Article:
Integrated circuits have become smaller, cheaper, and more reliable and certainly have revolutionized the world of electronics. Integrated circuits are used in almost all electronic devices and systems, many of which, such as the Internet, computers, and mobile phones, have become essential parts of modern life and have changed the way we live. Quantum-dot cellular automata (QCA) provides a revolutionary approach to computing with device-to-device interactions. The design of a QCA circuit is radically different from a conventional digital design due to its unique characteristics at both the physical level and logic level. Research on both circuit architecture and device design is required for a profound understanding of QCA nanotechnologies. This detailed reference presents practical design aspects of QCA with an emphasis on developing real-world implementations. It is suitable for nanotechnology and semiconductor engineers, students, and researchers.
Earl E. Swartzlander, Jr. is a professor of electrical and computer engineering at the University of Texas at Austin. He earned his Ph.D. in electrical engineering from University of Southern California. Maire O'Neill is chair of information security at Queen's University, Belfast, and holds an EPSRC Leadership fellowship. She earned her Ph.D. in electrical and electronic engineering from Queen's University, Belfast. Weiqiang Liu is a research fellow at the Institute of Electronics, Communications and Information Technology at Queen's University, Belfast. He earned his Ph.D. in electronic engineering from Queen's University, Belfast.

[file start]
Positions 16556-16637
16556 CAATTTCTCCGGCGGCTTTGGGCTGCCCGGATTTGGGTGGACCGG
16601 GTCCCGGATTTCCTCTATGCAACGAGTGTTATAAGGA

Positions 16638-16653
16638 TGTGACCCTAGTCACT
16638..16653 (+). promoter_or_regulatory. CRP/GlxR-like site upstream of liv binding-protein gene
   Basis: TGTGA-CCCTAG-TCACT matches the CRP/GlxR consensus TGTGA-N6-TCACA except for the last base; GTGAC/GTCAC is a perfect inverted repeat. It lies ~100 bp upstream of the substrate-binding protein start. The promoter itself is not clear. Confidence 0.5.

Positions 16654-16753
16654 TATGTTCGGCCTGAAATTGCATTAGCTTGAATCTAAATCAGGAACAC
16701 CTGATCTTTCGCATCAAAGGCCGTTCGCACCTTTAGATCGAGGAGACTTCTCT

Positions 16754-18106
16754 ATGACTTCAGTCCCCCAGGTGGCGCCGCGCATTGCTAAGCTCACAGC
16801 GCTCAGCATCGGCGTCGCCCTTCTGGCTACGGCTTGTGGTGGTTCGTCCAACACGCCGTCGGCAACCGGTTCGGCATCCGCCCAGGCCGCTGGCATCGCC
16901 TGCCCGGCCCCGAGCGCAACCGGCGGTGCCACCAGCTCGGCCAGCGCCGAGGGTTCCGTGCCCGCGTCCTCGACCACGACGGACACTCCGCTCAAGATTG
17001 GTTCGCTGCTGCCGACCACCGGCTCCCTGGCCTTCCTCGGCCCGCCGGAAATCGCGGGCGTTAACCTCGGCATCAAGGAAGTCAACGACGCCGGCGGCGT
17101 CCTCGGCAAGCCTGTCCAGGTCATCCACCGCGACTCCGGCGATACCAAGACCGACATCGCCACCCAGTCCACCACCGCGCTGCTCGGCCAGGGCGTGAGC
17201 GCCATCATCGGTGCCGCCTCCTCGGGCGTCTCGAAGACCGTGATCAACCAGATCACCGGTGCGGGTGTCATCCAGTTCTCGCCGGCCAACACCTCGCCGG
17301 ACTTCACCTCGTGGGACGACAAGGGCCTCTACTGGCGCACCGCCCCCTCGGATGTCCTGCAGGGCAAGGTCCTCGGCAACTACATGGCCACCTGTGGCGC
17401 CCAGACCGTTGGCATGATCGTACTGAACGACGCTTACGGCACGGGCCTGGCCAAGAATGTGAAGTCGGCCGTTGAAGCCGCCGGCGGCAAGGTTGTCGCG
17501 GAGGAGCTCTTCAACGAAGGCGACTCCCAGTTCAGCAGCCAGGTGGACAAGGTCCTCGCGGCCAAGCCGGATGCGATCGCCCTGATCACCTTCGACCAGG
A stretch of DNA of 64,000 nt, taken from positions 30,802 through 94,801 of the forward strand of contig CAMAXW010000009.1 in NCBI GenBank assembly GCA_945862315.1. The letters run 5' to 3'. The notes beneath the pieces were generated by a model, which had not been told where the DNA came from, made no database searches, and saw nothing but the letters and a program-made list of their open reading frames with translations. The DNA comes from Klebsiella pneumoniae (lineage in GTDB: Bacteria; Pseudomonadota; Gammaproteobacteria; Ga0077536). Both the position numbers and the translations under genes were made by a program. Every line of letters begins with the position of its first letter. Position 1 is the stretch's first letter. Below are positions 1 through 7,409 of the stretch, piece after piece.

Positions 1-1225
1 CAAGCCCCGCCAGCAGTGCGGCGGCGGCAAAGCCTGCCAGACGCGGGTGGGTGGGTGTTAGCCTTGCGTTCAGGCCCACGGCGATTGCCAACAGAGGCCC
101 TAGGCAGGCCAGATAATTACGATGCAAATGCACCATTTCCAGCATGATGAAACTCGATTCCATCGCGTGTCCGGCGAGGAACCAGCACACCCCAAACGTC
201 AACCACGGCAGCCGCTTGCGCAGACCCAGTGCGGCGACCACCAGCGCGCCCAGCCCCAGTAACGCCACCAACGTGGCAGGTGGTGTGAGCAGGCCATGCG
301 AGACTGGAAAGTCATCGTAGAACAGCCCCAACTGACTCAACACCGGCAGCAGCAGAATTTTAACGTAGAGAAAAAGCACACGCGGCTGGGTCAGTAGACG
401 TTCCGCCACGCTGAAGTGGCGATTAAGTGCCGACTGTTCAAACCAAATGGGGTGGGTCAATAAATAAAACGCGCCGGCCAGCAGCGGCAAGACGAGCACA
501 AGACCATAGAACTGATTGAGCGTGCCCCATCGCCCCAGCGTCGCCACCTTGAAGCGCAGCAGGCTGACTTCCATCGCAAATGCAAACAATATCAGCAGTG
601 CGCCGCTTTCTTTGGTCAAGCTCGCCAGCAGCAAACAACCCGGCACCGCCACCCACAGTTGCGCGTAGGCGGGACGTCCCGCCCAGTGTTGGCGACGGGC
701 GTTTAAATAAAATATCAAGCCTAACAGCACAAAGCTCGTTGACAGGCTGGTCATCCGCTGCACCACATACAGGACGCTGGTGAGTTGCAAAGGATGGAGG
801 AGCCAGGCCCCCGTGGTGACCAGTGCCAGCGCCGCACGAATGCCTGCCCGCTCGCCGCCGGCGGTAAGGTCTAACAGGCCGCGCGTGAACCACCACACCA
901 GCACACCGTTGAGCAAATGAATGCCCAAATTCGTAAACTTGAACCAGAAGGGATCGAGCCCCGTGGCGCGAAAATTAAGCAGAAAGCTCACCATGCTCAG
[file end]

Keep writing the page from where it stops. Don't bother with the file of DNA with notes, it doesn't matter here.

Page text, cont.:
Introduction; Quantum-dot Cellular Automata; QCA Adders; QCA Multipliers; QCA Dividers; Design of QCA Circuits Using Cut-Set Retiming; QCA Systolic Array Design; Evaluation of QCA Circuits with New Cost Functions; Conclusion and Future Work.